If you clicked on this article because you saw the proclamation that David Benioff and D.B Weiss will make a Star Wars movie that is better than Game of Thrones, there’s a chance you’ve already said, out loud, in the sarcastic style of Princess Leia: “That doesn’t sound too hard.” For better or for worse, the spring of 2019 is Game of Thrones backlash season, meaning the fantasy kings of the past decade are suddenly this year’s creative hacks. Now that a huge portion of the population seems ready to feed Benioff and Weiss to the dragons, what does it mean for the Star Wars movie of 2022? Will it suck because Benioff and Weiss are “actually” bad writers?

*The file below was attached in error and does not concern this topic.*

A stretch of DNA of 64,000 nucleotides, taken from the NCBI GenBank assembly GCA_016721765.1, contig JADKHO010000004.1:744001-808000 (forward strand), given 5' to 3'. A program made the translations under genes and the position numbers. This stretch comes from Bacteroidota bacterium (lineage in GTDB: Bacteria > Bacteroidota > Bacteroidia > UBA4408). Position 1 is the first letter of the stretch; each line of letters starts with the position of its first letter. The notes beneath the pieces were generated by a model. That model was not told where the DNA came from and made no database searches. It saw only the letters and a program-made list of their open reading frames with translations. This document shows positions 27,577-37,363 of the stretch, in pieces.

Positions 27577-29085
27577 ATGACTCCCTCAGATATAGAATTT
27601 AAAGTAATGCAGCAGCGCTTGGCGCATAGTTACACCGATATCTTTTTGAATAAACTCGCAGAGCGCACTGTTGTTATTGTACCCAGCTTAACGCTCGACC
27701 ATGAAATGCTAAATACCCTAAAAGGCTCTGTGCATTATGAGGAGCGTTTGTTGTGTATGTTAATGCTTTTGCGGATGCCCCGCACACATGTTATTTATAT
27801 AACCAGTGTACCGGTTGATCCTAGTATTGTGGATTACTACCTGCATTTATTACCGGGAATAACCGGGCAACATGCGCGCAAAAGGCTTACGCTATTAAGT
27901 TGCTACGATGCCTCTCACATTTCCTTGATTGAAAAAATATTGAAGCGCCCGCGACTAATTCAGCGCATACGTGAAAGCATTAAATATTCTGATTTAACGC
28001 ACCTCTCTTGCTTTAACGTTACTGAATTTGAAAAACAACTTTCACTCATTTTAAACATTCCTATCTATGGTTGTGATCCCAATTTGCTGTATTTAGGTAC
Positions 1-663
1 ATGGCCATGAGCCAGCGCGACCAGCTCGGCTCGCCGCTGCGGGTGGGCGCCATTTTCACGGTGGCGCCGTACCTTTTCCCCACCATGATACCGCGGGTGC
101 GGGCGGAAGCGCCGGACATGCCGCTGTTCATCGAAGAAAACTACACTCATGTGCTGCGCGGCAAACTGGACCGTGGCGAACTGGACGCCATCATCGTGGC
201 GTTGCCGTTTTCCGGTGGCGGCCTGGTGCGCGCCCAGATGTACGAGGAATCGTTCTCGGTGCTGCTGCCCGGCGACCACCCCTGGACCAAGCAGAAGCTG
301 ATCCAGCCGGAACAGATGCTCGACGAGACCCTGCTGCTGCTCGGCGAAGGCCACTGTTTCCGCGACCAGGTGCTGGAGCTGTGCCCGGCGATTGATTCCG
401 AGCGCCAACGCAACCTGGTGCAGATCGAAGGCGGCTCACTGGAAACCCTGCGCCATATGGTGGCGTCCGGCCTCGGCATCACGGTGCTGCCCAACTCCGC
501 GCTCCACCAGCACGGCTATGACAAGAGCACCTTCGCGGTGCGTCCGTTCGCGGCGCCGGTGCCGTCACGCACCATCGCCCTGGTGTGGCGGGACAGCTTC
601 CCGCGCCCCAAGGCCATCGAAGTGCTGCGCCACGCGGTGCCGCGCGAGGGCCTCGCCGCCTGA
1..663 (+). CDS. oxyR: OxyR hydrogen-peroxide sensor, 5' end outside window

Maybe not. From a certain point of view, the fact that Game of Thrones has become disappointing for a ton of fans is actually good news for the Benioff and Weiss Star Wars movie. In order to become great at making Star Wars movies, everyone in the world must first accept that you are a hack. This is a time-honored tradition.
Speculative spoilers ahead for Star Wars in 2022, plus some aspects of Game of Thrones Season 8.
Just to get something out of the way, I don’t like Game of Thrones, and that’s not a recent thing. Without getting too in the weeds, let’s just say I prefer my speculative fiction to be a little less violent, and more often than not, set in outer space. I won’t get nasty, because I’m here to defend Benioff and Weiss, but basically, I find the narrative stakes of Game of Thrones to be fairly dull and centered mostly on murder.